The air thickens with the aroma of spilled beer and that special type of musty scent unique to a room whose A/C is losing its battle with a densely-packed crowd on a warm summer day. But none of this matters, not one word is uttered or thought given to the huddled masses or anything apart from the action taking place on stage. A massive television projects 10 men looking like Firecracker popsicles darting all over the soccer field, frantically attempting to salvage a game that had so quickly turned sour in the hot Brazilian night. And we are right there with them, hands clenched around beer bottles, scarves, and flags, watching breathlessly as the clock creeps slowly towards the dreaded “90.”
As the number climbs to 83, then 84, then 85, our spirits sink in equal measure. And yet, when a corner is given to our beloved USA, everyone leans in a bit closer to the screen as if our focused intensity will somehow will the American players to do the impossible. As the ball slowly floats toward the mass of players crowded inside the 18 yard box, we scarcely have time to react as one of our heroes rises higher, higher, and higher still, heading the ball with authority down towards the ground. We watch as the ball slams off the turf, bouncing up and rattling the netting inside the goal. And then:
I had the great fortune of being invited to a watch party for the USA-Ghana match at the Paradise Rock Club in Boston about 10 days ago, and it was an event that completely changed my perspective on the future of soccer fandom in America. Budweiser (a primary World Cup sponsor) is putting on a series of free events across the country where fans gather, watch World Cup games, drink free Budweiser, and—at least in my case—enjoy a free concert by B.o.B. afterwards. These events do something that, until recently, basically didn’t exist in the United States: bring together soccer fans in a festive, fun atmosphere to watch a team that is actually good.
I am both proud and saddened to say that I have watched firsthand as the USA were eliminated from both the 2006 and 2010 World Cups. I was sitting in the crowd in Nuremburg when a Claudio Reyna turnover led to a Ghana goal to put the USA in a hole they’d never climb out of, and I was watching in horror in Rustenberg as Asamoah Gyan slammed an extra time winner past Tim Howard to send the USA packing once again. My strongest memory of both of those tournaments, though, is not so much the games themselves, but rather the atmosphere surrounding them.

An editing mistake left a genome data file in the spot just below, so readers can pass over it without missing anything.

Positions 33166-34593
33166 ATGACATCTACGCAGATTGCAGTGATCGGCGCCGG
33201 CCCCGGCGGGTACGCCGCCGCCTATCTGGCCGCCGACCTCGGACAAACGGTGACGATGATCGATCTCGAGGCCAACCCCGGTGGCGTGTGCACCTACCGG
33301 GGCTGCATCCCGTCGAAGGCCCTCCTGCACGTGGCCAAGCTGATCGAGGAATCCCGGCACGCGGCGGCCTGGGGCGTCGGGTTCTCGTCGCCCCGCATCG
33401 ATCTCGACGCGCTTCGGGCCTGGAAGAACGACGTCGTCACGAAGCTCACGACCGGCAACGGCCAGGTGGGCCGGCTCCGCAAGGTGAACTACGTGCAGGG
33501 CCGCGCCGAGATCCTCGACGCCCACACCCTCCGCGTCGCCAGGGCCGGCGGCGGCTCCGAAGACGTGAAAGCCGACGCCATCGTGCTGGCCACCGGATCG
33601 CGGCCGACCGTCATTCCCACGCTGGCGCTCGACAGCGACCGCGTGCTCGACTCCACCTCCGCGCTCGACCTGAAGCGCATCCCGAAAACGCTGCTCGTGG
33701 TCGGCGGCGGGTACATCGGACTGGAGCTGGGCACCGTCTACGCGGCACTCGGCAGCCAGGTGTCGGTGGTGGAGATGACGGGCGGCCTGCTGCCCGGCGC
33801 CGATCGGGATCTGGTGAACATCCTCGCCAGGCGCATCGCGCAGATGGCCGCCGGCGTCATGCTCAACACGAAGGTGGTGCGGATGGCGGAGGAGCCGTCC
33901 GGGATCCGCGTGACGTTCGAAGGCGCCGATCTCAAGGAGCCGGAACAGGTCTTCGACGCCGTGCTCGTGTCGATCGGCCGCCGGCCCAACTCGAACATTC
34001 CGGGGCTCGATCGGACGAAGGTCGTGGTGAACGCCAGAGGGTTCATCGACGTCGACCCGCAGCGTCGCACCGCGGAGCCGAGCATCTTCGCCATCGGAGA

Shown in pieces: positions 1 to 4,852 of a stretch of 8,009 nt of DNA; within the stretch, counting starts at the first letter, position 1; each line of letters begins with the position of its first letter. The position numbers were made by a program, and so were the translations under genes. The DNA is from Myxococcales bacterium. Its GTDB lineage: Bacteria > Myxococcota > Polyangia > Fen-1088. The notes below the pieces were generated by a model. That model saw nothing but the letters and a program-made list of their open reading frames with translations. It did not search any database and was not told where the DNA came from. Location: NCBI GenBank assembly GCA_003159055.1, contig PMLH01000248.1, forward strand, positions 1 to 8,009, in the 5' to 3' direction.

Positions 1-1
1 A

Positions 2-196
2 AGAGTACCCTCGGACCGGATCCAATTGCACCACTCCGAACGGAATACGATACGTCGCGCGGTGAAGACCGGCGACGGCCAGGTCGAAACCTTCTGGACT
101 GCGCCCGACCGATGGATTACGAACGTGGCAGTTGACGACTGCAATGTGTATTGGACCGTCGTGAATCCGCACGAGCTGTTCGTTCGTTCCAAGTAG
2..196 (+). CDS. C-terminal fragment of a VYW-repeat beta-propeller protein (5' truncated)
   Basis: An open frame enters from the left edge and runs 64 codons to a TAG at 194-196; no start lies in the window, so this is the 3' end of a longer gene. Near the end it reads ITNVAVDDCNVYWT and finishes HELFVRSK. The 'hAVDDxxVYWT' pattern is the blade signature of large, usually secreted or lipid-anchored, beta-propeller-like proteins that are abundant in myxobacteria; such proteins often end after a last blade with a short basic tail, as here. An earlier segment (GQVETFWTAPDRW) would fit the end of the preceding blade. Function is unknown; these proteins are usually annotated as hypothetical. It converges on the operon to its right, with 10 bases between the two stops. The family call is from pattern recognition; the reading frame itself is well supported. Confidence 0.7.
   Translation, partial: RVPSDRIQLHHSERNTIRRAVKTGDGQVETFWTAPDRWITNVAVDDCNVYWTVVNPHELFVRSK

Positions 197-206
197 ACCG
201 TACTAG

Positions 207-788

99 percent of the people from all over the world who converge in the World Cup host country just want to have a good time, and the result is a wonderful melting pot of fans unified by their love of the game all congregating together and holding massive viewing parties for nearly every match. I will never forget sitting in an outdoor courtyard in Johannesberg watching South Africa’s final Group Stage match in 2010, witnessing the incredible passion with which people of all backgrounds were cheering on their team. It was a concept so foreign to me that I was certain I’d never have the opportunity to participate in something like that again.
USA-Ghana proved me wrong. A crowded room full of people decked out in red, white, and blue made me a believer that, in the not-too-distant future, America can become a nation full of year-round soccer fans who support their clubs as much as they do their country.
The euphoria surrounding the World Cup’s record ratings definitely needs to be tempered with a heavy dose of realism; as this well-done article astutely points out, the fact that this is a special event combined with a “USA vs. the World” element makes it a lot more attractive to the casual soccer fan than a Wednesday night MLS game. The game is popular in pockets in this country, largely on the coasts. Given all the other sports well established in America, it seems highly unlikely that soccer is ever going to develop into the nationwide phenomenon like it is in much of the rest of the world.
However, what is unique about the World Cup’s success is that soccer no longer exists on the margins of professional sports. The USA fans are taking over rock clubs in Boston and Grant Park in Chicago; people want to gather with their fellow fans and revel in the success of their team. Americans love a winner, and Jurgen Klinsmann and the 23 players have given this country (through two games at least) a team that truly looks like it can hang with the world’s elite.
USA may not win the 2014 World Cup, but they have inspired an admiration and newfound love of the game in much of America’s sports-watching public. People who might previously have deemed soccer “boring” and “slow” have now given it a try, and will at least grant that the game has some merits. A casual fan may get more serious, carrying this joyous World Cup experience into more seriously following the MLS and Barclay’s Premier League seasons. It’s all relative, but the success of an event like the Budweiser viewing party cements that soccer is gaining ground in the American sports psyche, one glorious John Brooks header, Jermaine Jones wonderstrike, and Clint Dempsey pelvic thrust at a time.
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